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Energy Management System


DEXCell is an energy management and savings online software through energy consumption analysis, alerts, reports and recommendations.

DEXCell is compatible with existing devices/meters and systems of measurement and control.



Controlled Crystals Make a New Solar Material Practical

August 31, 2014

A new kind of low-cost, high efficiency solar cell emerges thanks to crystals known as perovskites.

A new way to control the growth of crystalline materials called perovskites could lead to commercial solar cells that hit a sweet spot of high performance and low cost. Although individual perovskite cells have achieved promising results in the lab, until now it hasn’t been clear how they might be made in uniform batches.

Seven Must-Read Stories (Week Ending August 30, 2014)

August 29, 2014

Another chance to catch the most interesting, and important, articles from the previous week on MIT Technology Review.

Recommended from Around the Web (Week Ending August 30, 2014)

August 28, 2014

A roundup of the most interesting stories from other sites, collected by the staff at MIT Technology Review.

Robots with Their Heads in the Clouds
UC Berkeley’s Ken Golden on robots, the cloud, and why Google is building a driverless car.
Nanette Byrnes, senior editor, Business Reports

Progress on a Powerful New Way to Generate Electricity

August 28, 2014

A powerful new way to generate electricity could eventually make electric cars and electronic gadgets run longer.

About four years ago, researchers in Michael Strano’s chemical engineering lab at MIT coated a short piece of yarn made of carbon nanotubes with TNT and lit one end with a laser. It sparkled and burned like a fuse, demonstrating a new way to generate electricity that produces phenomenal amounts of power.

Germany and Canada Are Building Water Splitters to Store Renewable Energy

August 27, 2014

Improving technology is making electrolysis a viable way to store excess energy from renewable sources.

Germany, which has come to rely heavily on wind and solar power in recent years, is launching more than 20 demonstration projects that involve storing energy by splitting water into hydrogen gas and oxygen. The projects could help establish whether electrolysis, as the technology is known, could address one of the biggest looming challenges for renewable energy—its intermittency.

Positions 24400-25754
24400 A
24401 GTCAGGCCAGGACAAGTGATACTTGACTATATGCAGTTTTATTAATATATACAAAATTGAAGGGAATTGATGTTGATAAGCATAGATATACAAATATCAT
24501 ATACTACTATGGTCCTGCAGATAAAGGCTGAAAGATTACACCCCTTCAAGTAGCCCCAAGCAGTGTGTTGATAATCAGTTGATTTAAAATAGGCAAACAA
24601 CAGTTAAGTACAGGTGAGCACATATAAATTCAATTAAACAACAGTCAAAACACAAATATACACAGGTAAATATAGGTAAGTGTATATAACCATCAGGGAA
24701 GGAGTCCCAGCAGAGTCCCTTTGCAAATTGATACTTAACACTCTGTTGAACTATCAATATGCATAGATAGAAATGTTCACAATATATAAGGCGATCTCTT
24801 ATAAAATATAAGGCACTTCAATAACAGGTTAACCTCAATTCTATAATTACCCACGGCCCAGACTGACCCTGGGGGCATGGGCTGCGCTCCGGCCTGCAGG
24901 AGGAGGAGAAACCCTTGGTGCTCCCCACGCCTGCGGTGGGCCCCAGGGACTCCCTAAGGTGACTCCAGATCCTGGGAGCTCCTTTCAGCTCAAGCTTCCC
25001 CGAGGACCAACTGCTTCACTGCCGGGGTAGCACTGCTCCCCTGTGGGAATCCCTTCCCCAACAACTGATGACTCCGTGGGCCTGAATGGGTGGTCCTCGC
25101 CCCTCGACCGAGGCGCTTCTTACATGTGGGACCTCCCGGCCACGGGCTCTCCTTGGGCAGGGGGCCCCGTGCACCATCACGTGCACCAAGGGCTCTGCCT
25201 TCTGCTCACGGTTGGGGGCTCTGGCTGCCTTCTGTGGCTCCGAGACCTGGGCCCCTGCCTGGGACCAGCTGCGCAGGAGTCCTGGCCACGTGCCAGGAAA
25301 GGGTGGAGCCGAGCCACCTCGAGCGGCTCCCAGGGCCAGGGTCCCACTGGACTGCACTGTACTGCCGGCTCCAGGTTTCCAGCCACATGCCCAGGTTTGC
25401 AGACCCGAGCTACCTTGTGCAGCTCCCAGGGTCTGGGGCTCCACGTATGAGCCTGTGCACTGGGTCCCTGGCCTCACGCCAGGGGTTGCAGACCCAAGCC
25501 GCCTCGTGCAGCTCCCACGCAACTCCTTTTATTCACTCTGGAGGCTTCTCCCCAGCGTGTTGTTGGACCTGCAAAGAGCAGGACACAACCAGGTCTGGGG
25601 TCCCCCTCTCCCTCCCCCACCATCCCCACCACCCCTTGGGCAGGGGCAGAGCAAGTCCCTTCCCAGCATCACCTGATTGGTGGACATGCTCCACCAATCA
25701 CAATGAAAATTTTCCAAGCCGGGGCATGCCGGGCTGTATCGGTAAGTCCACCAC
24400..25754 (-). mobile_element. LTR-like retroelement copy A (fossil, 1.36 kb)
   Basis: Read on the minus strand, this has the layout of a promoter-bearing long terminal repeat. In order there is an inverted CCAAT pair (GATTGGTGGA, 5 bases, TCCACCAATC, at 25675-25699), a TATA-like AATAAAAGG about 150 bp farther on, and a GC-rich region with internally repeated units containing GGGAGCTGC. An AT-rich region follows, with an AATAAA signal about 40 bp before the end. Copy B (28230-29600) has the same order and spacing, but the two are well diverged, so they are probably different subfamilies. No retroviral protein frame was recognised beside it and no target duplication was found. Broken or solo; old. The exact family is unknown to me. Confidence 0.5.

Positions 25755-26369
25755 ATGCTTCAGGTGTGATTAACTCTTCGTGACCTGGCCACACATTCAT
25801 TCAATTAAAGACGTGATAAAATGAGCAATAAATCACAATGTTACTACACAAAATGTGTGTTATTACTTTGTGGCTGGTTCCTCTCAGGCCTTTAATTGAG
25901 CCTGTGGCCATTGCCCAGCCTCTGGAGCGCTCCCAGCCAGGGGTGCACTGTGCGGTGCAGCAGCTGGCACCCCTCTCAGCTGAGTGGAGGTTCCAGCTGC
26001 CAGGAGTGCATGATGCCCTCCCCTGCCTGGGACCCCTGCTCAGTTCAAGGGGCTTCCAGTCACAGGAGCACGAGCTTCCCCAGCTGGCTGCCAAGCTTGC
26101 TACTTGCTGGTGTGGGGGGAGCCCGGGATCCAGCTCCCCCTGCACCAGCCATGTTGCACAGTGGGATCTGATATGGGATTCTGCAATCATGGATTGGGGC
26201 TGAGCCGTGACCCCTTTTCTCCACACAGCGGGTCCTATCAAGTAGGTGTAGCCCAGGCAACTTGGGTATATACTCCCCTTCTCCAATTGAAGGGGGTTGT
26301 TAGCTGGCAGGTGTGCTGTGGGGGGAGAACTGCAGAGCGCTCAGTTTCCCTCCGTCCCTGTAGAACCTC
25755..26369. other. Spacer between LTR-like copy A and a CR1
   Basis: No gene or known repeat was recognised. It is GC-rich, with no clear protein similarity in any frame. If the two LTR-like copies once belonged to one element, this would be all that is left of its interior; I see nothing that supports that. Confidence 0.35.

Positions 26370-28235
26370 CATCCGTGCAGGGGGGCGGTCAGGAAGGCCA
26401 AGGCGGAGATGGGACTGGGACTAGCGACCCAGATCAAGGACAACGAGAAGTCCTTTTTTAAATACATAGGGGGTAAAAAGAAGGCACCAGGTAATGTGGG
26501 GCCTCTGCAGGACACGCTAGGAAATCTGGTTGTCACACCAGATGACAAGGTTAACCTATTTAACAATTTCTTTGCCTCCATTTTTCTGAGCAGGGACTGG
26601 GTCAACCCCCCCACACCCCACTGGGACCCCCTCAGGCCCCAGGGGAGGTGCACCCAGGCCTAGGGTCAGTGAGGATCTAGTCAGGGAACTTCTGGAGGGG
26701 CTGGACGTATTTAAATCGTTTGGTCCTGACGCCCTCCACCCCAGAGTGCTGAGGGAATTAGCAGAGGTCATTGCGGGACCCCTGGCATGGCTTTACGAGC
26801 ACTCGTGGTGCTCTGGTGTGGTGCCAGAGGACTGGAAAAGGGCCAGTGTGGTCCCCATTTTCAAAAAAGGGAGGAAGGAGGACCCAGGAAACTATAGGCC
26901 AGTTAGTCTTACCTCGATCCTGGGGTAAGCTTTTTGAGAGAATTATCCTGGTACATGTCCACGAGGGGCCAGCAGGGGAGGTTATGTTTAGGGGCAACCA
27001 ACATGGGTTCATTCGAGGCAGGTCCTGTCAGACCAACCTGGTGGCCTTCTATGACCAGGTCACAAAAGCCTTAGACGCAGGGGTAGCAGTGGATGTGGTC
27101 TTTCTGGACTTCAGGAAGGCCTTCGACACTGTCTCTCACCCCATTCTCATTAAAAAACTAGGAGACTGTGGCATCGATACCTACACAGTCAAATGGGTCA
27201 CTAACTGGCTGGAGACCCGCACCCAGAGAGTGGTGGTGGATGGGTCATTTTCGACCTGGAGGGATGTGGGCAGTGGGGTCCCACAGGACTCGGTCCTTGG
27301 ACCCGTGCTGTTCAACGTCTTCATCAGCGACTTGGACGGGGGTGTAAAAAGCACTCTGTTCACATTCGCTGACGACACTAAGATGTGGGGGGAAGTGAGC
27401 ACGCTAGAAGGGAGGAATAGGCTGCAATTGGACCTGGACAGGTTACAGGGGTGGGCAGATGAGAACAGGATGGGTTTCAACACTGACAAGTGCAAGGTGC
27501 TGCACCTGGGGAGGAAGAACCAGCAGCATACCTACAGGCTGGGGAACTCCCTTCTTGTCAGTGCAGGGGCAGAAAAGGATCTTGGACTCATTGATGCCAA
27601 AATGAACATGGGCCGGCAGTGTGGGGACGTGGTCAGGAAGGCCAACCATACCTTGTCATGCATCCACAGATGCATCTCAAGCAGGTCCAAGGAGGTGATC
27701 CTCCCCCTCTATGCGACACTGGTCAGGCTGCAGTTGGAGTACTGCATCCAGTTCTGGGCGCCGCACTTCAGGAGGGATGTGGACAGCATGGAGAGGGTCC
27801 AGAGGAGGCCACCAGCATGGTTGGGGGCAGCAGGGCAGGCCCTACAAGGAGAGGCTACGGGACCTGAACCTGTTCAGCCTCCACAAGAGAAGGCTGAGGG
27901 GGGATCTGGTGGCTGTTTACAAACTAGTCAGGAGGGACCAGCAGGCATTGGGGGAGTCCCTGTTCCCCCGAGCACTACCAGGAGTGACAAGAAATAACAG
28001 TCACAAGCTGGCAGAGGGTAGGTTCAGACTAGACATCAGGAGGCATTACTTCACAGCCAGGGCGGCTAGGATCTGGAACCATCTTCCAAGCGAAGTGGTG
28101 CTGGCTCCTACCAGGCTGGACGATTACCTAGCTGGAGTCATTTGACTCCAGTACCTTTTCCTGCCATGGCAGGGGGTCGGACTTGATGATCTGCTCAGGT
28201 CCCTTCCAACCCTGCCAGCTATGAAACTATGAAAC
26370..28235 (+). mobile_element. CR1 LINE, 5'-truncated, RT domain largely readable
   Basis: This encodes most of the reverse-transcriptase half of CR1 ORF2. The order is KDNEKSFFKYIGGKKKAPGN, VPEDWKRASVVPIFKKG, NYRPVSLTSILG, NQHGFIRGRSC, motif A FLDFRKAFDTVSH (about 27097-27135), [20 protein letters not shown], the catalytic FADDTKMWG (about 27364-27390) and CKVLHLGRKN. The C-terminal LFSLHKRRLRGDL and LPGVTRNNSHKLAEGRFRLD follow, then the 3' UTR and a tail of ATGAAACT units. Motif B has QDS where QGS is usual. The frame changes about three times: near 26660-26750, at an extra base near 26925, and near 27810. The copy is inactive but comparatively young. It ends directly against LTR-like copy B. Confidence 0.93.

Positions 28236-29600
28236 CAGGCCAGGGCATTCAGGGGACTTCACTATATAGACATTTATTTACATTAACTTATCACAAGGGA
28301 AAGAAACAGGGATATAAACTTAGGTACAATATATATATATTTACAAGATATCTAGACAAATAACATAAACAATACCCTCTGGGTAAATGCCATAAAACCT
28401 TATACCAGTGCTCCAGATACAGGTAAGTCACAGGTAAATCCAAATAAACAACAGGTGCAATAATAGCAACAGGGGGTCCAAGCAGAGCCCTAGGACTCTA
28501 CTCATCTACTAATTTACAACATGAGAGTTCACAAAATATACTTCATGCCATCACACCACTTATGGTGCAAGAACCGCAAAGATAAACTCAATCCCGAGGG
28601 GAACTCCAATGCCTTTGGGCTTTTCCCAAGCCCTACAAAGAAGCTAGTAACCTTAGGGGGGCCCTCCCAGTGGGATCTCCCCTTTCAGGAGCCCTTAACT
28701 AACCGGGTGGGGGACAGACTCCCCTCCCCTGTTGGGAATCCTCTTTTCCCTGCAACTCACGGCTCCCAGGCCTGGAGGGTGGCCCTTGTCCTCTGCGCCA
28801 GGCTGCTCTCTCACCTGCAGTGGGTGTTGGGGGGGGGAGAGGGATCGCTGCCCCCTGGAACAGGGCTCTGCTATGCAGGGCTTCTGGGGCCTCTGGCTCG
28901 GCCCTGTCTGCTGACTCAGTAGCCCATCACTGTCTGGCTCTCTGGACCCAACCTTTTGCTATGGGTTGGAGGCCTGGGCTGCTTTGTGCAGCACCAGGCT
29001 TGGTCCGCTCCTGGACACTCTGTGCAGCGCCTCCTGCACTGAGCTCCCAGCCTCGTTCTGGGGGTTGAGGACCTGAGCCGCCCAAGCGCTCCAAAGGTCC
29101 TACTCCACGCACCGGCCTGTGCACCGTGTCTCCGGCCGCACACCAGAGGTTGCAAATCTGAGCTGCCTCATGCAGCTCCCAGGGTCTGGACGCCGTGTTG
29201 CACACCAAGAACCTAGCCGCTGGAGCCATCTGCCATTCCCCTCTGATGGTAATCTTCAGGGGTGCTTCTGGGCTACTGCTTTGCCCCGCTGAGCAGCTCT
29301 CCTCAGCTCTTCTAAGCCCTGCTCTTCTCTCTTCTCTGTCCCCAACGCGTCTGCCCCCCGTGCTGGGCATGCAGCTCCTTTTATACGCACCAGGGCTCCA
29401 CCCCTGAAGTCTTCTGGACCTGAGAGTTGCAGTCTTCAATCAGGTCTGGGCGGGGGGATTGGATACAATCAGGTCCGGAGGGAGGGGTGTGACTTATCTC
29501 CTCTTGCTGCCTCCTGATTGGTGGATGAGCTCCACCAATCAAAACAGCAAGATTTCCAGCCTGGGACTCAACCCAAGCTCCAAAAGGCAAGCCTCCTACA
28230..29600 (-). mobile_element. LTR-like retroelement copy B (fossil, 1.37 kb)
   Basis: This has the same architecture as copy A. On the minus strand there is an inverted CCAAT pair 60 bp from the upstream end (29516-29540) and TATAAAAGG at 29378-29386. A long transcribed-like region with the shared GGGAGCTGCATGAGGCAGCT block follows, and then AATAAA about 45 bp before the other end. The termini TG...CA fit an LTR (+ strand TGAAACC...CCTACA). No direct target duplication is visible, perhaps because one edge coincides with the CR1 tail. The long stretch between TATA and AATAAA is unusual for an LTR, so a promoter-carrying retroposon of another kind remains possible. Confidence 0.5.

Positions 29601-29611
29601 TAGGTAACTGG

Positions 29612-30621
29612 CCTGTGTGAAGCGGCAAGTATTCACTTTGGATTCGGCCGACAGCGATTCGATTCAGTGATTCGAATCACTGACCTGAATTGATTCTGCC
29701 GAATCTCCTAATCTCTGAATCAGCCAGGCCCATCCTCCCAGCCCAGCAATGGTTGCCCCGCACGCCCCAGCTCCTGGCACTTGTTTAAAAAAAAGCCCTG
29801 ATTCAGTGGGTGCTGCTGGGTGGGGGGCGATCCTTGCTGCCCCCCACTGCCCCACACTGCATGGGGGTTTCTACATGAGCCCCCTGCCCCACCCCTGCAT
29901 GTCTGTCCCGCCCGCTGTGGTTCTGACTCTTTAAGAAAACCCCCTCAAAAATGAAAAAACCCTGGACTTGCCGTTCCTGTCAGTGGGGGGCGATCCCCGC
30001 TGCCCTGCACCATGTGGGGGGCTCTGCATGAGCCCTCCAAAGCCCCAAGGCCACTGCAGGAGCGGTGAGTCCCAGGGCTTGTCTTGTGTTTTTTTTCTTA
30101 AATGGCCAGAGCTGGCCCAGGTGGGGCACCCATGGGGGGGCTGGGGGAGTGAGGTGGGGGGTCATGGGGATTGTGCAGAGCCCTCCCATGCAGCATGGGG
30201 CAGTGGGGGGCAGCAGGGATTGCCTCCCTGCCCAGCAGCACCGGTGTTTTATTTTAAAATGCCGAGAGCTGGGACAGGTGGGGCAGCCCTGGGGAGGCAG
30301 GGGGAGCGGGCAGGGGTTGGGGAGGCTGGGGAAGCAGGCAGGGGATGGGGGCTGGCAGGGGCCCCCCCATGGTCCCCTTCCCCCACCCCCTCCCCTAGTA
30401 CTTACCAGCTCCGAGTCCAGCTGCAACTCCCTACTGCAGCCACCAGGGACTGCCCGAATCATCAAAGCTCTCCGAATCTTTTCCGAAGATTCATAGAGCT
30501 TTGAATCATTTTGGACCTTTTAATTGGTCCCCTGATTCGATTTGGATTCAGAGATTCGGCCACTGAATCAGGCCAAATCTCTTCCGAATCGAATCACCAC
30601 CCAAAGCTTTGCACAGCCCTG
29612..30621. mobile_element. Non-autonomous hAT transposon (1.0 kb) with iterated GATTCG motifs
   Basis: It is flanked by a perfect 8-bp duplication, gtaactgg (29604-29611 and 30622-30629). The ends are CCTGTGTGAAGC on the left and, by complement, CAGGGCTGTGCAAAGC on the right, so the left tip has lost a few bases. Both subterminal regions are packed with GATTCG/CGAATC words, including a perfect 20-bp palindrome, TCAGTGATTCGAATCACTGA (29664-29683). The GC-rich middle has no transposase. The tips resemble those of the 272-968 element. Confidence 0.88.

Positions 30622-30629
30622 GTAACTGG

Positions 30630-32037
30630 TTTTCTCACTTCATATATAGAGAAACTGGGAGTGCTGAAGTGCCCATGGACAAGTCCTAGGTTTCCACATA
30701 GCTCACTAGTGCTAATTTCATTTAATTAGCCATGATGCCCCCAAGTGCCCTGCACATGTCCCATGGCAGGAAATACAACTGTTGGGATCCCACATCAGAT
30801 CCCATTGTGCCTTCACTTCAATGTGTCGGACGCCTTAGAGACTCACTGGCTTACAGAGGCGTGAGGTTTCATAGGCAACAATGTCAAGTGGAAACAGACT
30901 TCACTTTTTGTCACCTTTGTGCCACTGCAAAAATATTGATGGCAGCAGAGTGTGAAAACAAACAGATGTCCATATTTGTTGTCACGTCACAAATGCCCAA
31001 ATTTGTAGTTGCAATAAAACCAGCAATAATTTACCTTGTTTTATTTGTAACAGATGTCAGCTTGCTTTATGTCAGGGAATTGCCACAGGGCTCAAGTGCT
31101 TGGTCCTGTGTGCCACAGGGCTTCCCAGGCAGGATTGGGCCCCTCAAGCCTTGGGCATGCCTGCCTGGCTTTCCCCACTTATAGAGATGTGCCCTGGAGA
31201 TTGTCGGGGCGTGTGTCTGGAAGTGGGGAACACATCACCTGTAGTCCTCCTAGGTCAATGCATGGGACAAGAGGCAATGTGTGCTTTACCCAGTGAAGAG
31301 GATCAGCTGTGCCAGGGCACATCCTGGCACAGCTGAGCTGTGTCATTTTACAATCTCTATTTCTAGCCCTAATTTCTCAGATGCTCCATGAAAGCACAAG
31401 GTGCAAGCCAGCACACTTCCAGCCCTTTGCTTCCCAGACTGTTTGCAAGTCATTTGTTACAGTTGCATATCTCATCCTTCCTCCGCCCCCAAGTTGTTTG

The Search For Extraterrestrial Civilizations' Waste Energy

August 27, 2014

If they’re out there, other advanced civilisations should be emitting waste energy like hot exhaust. And that provides a good way to spot them, argue SETI experts.


Back in 1974, the American astronomer Michael Hart published a paper in the Quarterly Journal of the Royal Astronomical Society entitled “An Explanation For The Absence Of Extraterrestrials On Earth”. In it, he pointed out that there are no intelligent beings from outer space on Earth now, a statement that he famously referred to as Fact A.

A Chip for Longer-Lasting Wearable Computers

August 27, 2014

Batteries for smart watches and other wearables never last long. A new microchip design could change that.

Existing wearable devices such as Google’s head-mounted computer Google Glass require battery charging at least once a day, even with light use. A new kind of low-power chip aimed at such wearable devices could not only extend battery lives but also allow the devices to constantly listen for voice commands.

Seven Must-Read Stories (Week Ending August 23, 2014)

August 22, 2014

Another chance to catch the most interesting, and important, articles from the previous week on MIT Technology Review.

Wireless Power for Minuscule Medical Implants

August 21, 2014

A novel way of powering implanted devices could enable new ways to control appetite, regulate insulin, and treat brain injuries.

Medical implants like pacemakers, deep brain stimulators, and cochlear implants could someday be joined by still more bioelectronic gadgets—devices that regulate insulin levels, control appetite, lower blood sugar, or treat brain injuries (see “Nerve-Stimulating Implant Could Lower Blood Pressure”).

Recommended from Around the Web (Week Ending August 23, 2014)

August 21, 2014

A roundup of the most interesting stories from other sites, collected by the staff at MIT Technology Review.

Seeds of Doubt
The New Yorker’s Michael Specter picks up where David Rotman left off in our January cover story and challenges the opposition to genetically modified foods.
Brian Bergstein, deputy editor